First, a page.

Improvements in quality and compliance will come from boosting industry capacity to fortify, as well as government capacity and political will to monitor and enforce. Demand creation can also play a role — by making compliant fortified foods more affordable, available, and desirable.

A call to action

Lifesaving vitamins and minerals can be made available through fortified foods to billions of people around the globe who suffer from micronutrient deficiencies. This is a rallying call to key stakeholders.

Estimates suggest another $150-250 million from donors is required before 2030 to complete the food fortification agenda. So we need donors to increase commitment and funding. We need industry to better comply with legislation and ensure quality products are produced in line with standards. We need national governments to effectively monitor and enforce programs. We need consumers and civil society to demand better diets and hold industry and government accountable.

Adequate nutrition should not be a privilege in the 21st century. Sustainable Development Goal 2 aims for the end of hunger and malnutrition for all by 2030. Finishing the food fortification agenda must be a part of the solution.

To learn about a new partnership with actors Boris Kodjoe and Nicole Ari Parker to raise awareness of this issue, click here.

About the authors

  • Penjani%2520mkambula

    Penjani Mkambula

    Penjani Mkambula is global program lead for food fortification at the Global Alliance for Improved Nutrition. He manages the provision of technical assistance to GAIN programs focusing on reaching 1 billion people with fortified foods by 2022, as well as supporting other partners globally on food fortification His current project portfolio spans across public private partnerships, food fortification, food safety, and supply-chain management. Mkambula serves on the board of the Food Fortification Initiative and the steering committee of the Partnership for Aflatoxin Control in Africa.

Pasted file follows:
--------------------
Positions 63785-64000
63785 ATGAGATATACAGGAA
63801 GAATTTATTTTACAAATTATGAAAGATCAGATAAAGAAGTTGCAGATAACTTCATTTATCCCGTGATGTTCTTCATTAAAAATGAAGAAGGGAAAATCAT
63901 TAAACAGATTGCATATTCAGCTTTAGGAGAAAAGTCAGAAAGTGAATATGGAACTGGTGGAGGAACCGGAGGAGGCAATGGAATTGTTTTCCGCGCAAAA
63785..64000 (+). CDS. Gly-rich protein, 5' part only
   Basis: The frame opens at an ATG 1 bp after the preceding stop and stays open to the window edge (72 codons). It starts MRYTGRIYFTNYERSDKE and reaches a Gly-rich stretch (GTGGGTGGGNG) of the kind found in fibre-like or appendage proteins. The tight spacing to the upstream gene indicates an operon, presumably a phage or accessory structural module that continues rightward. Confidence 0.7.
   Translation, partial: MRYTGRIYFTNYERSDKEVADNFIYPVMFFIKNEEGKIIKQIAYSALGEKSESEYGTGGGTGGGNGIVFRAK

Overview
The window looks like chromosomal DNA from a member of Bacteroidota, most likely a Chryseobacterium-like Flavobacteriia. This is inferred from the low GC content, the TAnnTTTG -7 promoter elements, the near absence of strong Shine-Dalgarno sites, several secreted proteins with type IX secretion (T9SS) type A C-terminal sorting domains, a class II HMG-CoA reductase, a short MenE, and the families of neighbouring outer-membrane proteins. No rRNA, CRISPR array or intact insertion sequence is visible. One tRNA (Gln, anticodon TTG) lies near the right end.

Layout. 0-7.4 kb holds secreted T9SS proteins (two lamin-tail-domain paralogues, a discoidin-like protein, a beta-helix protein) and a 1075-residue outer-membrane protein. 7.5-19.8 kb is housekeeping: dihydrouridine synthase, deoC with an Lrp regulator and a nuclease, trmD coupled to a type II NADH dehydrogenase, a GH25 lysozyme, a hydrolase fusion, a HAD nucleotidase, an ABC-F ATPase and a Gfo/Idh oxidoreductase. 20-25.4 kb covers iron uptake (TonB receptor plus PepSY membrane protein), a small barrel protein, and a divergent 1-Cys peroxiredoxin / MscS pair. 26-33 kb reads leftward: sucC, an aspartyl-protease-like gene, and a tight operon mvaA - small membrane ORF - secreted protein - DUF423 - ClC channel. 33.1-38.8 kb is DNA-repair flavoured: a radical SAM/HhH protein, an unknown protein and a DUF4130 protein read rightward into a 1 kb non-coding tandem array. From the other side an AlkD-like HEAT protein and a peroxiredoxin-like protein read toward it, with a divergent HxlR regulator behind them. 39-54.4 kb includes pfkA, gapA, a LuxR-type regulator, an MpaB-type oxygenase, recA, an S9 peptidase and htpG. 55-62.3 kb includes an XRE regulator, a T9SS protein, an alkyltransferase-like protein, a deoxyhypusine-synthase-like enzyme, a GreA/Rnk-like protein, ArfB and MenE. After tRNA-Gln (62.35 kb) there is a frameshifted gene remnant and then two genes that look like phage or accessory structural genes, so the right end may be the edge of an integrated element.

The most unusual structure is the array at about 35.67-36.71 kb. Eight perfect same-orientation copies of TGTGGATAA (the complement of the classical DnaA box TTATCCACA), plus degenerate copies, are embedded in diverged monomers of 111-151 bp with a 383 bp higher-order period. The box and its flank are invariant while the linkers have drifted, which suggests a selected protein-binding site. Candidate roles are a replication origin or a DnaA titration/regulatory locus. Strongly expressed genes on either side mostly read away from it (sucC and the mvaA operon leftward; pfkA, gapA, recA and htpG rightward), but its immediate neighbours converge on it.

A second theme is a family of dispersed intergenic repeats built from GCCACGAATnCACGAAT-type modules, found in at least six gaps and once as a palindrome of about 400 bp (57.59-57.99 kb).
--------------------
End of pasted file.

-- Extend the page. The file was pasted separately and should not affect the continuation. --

• Mduduzi

    Mduduzi Mbuya

    Mduduzi NN Mbuya is a nutritionist with focus and expertise in the design and evaluation of nutrition programs, health systems strengthening, and operations/implementation research. He is interested in bridging programs and research to ensure that programs are effective, efficient and equitable; and is currently a senior technical specialist, knowledge leadership with the Global Alliance for Improved Nutrition and courtesy assistant professor at Cornell University.
  • Garrett

    Greg S. Garrett

    Greg S. Garrett directs GAIN's food policy and financing initiatives. Before joining GAIN in 2011, he spent over a decade in senior management roles and consulting at Abt Associates, Futures Group, Soros Foundation, and PSI, including five years living in Asia delivering health programs. Garrett is on the Board of the Iodine Global Network. He also holds a B.A. and an MSc in international development from the University of Bath, U.K.